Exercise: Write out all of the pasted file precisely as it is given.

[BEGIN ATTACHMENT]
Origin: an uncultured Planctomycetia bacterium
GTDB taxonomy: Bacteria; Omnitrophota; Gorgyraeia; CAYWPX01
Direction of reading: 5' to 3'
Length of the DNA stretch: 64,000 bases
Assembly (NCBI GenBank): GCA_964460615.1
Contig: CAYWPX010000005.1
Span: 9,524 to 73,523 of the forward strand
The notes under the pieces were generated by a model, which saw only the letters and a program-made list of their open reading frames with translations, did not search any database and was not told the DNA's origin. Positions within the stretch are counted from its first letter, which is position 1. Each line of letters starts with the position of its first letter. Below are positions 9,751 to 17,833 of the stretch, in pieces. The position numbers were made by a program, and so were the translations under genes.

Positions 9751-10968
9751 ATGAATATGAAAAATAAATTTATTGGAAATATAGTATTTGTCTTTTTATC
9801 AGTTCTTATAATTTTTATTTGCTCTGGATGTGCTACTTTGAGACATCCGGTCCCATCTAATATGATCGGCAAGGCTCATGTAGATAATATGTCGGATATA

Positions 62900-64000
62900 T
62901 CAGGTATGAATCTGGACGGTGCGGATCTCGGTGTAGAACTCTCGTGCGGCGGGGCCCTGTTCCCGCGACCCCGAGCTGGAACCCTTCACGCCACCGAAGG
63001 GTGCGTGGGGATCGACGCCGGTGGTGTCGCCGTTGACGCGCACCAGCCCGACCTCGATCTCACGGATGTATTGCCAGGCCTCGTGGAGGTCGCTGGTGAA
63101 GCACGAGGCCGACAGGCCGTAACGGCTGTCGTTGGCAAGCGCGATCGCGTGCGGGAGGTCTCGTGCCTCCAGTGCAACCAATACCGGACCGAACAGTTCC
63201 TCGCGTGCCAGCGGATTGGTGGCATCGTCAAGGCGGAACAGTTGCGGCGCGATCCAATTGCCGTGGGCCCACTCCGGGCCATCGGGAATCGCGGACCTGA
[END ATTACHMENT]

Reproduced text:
Origin: an uncultured Planctomycetia bacterium
GTDB taxonomy: Bacteria; Omnitrophota; Gorgyraeia; CAYWPX01
Direction of reading: 5' to 3'
Length of the DNA stretch: 64,000 bases
Assembly (NCBI GenBank): GCA_964460615.1
Contig: CAYWPX010000005.1
Span: 9,524 to 73,523 of the forward strand
The notes under the pieces were generated by a model, which saw only the letters and a program-made list of their open reading frames with translations, did not search any database and was not told the DNA's origin. Positions within the stretch are counted from its first letter, which is position 1. Each line of letters starts with the position of its first letter. Below are positions 9,751 to 17,833 of the stretch, in pieces. The position numbers were made by a program, and so were the translations under genes.

Positions 9751-10968
9751 ATGAATATGAAAAATAAATTTATTGGAAATATAGTATTTGTCTTTTTATC
9801 AGTTCTTATAATTTTTATTTGCTCTGGATGTGCTACTTTGAGACATCCGGTCCCATCTAATATGATCGGCAAGGCTCATGTAGATAATATGTCGGATATA

Positions 62900-64000
62900 T
62901 CAGGTATGAATCTGGACGGTGCGGATCTCGGTGTAGAACTCTCGTGCGGCGGGGCCCTGTTCCCGCGACCCCGAGCTGGAACCCTTCACGCCACCGAAGG
63001 GTGCGTGGGGATCGACGCCGGTGGTGTCGCCGTTGACGCGCACCAGCCCGACCTCGATCTCACGGATGTATTGCCAGGCCTCGTGGAGGTCGCTGGTGAA
63101 GCACGAGGCCGACAGGCCGTAACGGCTGTCGTTGGCAAGCGCGATCGCGTGCGGGAGGTCTCGTGCCTCCAGTGCAACCAATACCGGACCGAACAGTTCC
63201 TCGCGTGCCAGCGGATTGGTGGCATCGTCAAGGCGGAACAGTTGCGGCGCGATCCAATTGCCGTGGGCCCACTCCGGGCCATCGGGAATCGCGGACCTGA